Actors are created either as direct child of ActorSystem or actor context. So, in the first case, to create an actor we first create the ActorSystem,  and then we obtain a reference to the actor by using the actorOf property of the ActorSystem. Actors are not accessed directly but through their ActorRef. This is illustrated below:

[code language=”scala”] import actor.Actor.{ActorRef, Props}
import akka.actor.Actor

object ChildActor {

case class Greet(String msg)
case class Error()

def props = Props (new ChildActor())

}

class ChildActor extends Actor{

def receive = {

case Greet (msg) => sender ! msg
case Error => throw new Exception

}

}

import akka.actor.ActorSystem
import akka.pattern.tell
import ChildActor._
import actor.Actor.{ActorRef, Props}

object Sample extends App {

val system = ActorSystem(“System”)

val childActor = system.actorOf( ChildActor.props)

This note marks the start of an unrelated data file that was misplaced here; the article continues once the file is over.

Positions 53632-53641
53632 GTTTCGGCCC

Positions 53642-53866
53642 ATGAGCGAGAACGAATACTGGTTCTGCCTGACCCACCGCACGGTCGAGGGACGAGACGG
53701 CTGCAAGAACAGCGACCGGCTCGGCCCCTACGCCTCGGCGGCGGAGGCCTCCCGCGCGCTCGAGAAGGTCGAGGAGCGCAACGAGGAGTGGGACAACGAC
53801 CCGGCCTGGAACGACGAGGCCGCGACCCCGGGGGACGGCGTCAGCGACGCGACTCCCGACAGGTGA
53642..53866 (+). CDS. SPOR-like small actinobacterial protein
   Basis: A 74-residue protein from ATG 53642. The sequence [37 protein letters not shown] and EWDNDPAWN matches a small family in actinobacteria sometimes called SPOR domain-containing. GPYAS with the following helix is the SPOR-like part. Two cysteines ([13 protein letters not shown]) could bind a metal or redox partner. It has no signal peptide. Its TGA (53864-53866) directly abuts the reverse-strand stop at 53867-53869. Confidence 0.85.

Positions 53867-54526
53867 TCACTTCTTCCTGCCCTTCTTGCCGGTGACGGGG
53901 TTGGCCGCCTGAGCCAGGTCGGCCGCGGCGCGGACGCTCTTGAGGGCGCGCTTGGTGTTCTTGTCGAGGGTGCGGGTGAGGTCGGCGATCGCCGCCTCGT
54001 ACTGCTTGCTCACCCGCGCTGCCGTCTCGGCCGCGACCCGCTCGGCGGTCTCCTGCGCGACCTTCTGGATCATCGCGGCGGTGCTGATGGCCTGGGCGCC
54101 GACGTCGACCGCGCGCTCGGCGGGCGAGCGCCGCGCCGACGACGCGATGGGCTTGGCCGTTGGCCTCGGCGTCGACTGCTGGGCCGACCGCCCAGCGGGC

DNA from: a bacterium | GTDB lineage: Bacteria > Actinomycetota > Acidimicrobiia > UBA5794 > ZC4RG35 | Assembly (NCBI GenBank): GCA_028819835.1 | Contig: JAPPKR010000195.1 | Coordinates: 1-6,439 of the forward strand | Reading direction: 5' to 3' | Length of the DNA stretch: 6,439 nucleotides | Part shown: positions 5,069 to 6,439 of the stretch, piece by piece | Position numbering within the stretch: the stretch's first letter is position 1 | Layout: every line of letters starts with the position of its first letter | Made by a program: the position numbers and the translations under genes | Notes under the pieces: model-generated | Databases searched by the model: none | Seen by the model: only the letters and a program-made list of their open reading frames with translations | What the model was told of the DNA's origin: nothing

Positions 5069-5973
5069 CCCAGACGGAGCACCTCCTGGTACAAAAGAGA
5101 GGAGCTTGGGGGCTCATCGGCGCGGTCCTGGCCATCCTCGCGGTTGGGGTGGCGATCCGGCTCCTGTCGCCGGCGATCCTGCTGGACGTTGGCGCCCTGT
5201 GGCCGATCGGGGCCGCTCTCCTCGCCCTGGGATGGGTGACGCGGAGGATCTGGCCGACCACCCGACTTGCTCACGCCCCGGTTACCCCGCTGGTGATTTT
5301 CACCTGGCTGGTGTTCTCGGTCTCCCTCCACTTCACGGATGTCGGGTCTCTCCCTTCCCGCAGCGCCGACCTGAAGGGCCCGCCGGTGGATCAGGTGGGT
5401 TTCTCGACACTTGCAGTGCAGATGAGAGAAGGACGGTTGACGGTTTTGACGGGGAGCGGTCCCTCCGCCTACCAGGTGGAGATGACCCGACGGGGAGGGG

childActor ! Greet(“Hello World”)

system.shutdown()

}

[/code]

In the illustration, we created a child actor which when it receives a “Greet” command responds by sending the received message back to the sender using the tell pattern. To run the application, we created created an object that extends App, and within it we initialized the ActorSystem and obtain the ActorRef for our childActor. After, we send a message to childActor using the tell pattern. Being a tell pattern the message is fired without waiting for responds. To show the same program using the ask pattern we proceed as follow:

[code language=”scala”] import akka.util.Timeout
import scala.concurrent.duration._
import akka.pattern.ask
import akka.dispatch.ExecutionContexts._
import ChildActor._

implicit val ec = global

object Sample extends App {